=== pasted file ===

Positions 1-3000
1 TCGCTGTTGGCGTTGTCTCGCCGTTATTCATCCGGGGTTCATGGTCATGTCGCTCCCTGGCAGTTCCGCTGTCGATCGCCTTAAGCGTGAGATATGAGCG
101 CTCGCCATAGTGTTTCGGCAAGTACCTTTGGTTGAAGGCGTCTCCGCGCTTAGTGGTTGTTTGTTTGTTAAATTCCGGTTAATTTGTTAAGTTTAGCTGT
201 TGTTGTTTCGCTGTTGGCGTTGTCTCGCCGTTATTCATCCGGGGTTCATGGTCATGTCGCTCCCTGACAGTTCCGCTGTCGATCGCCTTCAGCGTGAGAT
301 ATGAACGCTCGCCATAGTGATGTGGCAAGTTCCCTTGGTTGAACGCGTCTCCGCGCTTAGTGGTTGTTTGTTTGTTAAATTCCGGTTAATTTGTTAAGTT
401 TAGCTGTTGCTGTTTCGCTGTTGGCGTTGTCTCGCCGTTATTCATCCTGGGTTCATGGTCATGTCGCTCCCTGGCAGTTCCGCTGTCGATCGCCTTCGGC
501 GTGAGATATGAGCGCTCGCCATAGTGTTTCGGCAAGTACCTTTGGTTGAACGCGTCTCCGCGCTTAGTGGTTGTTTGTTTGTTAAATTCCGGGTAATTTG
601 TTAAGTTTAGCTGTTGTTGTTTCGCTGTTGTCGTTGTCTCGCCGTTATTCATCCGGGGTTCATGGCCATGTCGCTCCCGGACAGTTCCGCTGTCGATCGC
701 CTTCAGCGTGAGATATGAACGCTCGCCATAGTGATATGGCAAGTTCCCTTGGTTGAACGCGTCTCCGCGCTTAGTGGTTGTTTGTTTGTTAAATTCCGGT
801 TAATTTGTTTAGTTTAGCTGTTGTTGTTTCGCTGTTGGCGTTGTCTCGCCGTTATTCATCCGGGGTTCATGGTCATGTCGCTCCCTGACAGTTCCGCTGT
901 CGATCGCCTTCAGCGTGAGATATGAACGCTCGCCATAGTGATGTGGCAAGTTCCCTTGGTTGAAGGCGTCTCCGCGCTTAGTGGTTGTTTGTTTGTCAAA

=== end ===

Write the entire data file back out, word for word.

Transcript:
Positions 1-3000
1 TCGCTGTTGGCGTTGTCTCGCCGTTATTCATCCGGGGTTCATGGTCATGTCGCTCCCTGGCAGTTCCGCTGTCGATCGCCTTAAGCGTGAGATATGAGCG
101 CTCGCCATAGTGTTTCGGCAAGTACCTTTGGTTGAAGGCGTCTCCGCGCTTAGTGGTTGTTTGTTTGTTAAATTCCGGTTAATTTGTTAAGTTTAGCTGT
201 TGTTGTTTCGCTGTTGGCGTTGTCTCGCCGTTATTCATCCGGGGTTCATGGTCATGTCGCTCCCTGACAGTTCCGCTGTCGATCGCCTTCAGCGTGAGAT
301 ATGAACGCTCGCCATAGTGATGTGGCAAGTTCCCTTGGTTGAACGCGTCTCCGCGCTTAGTGGTTGTTTGTTTGTTAAATTCCGGTTAATTTGTTAAGTT
401 TAGCTGTTGCTGTTTCGCTGTTGGCGTTGTCTCGCCGTTATTCATCCTGGGTTCATGGTCATGTCGCTCCCTGGCAGTTCCGCTGTCGATCGCCTTCGGC
501 GTGAGATATGAGCGCTCGCCATAGTGTTTCGGCAAGTACCTTTGGTTGAACGCGTCTCCGCGCTTAGTGGTTGTTTGTTTGTTAAATTCCGGGTAATTTG
601 TTAAGTTTAGCTGTTGTTGTTTCGCTGTTGTCGTTGTCTCGCCGTTATTCATCCGGGGTTCATGGCCATGTCGCTCCCGGACAGTTCCGCTGTCGATCGC
701 CTTCAGCGTGAGATATGAACGCTCGCCATAGTGATATGGCAAGTTCCCTTGGTTGAACGCGTCTCCGCGCTTAGTGGTTGTTTGTTTGTTAAATTCCGGT
801 TAATTTGTTTAGTTTAGCTGTTGTTGTTTCGCTGTTGGCGTTGTCTCGCCGTTATTCATCCGGGGTTCATGGTCATGTCGCTCCCTGACAGTTCCGCTGT
901 CGATCGCCTTCAGCGTGAGATATGAACGCTCGCCATAGTGATGTGGCAAGTTCCCTTGGTTGAAGGCGTCTCCGCGCTTAGTGGTTGTTTGTTTGTCAAA